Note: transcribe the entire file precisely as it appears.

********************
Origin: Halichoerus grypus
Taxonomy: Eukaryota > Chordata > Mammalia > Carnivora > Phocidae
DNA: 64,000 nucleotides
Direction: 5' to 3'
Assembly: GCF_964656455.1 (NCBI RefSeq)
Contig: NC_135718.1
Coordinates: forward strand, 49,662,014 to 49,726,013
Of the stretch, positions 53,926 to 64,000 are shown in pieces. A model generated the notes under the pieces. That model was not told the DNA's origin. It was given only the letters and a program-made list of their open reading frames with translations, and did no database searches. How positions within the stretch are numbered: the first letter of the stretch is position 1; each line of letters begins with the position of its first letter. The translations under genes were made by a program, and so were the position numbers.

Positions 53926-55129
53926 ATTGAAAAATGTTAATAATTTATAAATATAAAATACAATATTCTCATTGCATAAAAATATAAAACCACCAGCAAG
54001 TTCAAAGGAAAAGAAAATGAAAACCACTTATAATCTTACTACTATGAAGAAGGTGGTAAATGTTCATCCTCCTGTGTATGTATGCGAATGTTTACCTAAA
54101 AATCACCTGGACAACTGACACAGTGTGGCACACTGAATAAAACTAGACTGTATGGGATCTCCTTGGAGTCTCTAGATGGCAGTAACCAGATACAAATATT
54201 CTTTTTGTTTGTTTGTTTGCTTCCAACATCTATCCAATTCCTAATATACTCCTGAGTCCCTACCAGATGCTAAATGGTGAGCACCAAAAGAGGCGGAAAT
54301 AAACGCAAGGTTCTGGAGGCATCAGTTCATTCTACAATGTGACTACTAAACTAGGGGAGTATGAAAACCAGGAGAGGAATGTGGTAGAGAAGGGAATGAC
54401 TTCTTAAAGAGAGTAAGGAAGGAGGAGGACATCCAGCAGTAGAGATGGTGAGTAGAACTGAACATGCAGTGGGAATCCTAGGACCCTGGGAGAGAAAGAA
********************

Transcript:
Origin: Halichoerus grypus
Taxonomy: Eukaryota > Chordata > Mammalia > Carnivora > Phocidae
DNA: 64,000 nucleotides
Direction: 5' to 3'
Assembly: GCF_964656455.1 (NCBI RefSeq)
Contig: NC_135718.1
Coordinates: forward strand, 49,662,014 to 49,726,013
Of the stretch, positions 53,926 to 64,000 are shown in pieces. A model generated the notes under the pieces. That model was not told the DNA's origin. It was given only the letters and a program-made list of their open reading frames with translations, and did no database searches. How positions within the stretch are numbered: the first letter of the stretch is position 1; each line of letters begins with the position of its first letter. The translations under genes were made by a program, and so were the position numbers.

Positions 53926-55129
53926 ATTGAAAAATGTTAATAATTTATAAATATAAAATACAATATTCTCATTGCATAAAAATATAAAACCACCAGCAAG
54001 TTCAAAGGAAAAGAAAATGAAAACCACTTATAATCTTACTACTATGAAGAAGGTGGTAAATGTTCATCCTCCTGTGTATGTATGCGAATGTTTACCTAAA
54101 AATCACCTGGACAACTGACACAGTGTGGCACACTGAATAAAACTAGACTGTATGGGATCTCCTTGGAGTCTCTAGATGGCAGTAACCAGATACAAATATT
54201 CTTTTTGTTTGTTTGTTTGCTTCCAACATCTATCCAATTCCTAATATACTCCTGAGTCCCTACCAGATGCTAAATGGTGAGCACCAAAAGAGGCGGAAAT
54301 AAACGCAAGGTTCTGGAGGCATCAGTTCATTCTACAATGTGACTACTAAACTAGGGGAGTATGAAAACCAGGAGAGGAATGTGGTAGAGAAGGGAATGAC
54401 TTCTTAAAGAGAGTAAGGAAGGAGGAGGACATCCAGCAGTAGAGATGGTGAGTAGAACTGAACATGCAGTGGGAATCCTAGGACCCTGGGAGAGAAAGAA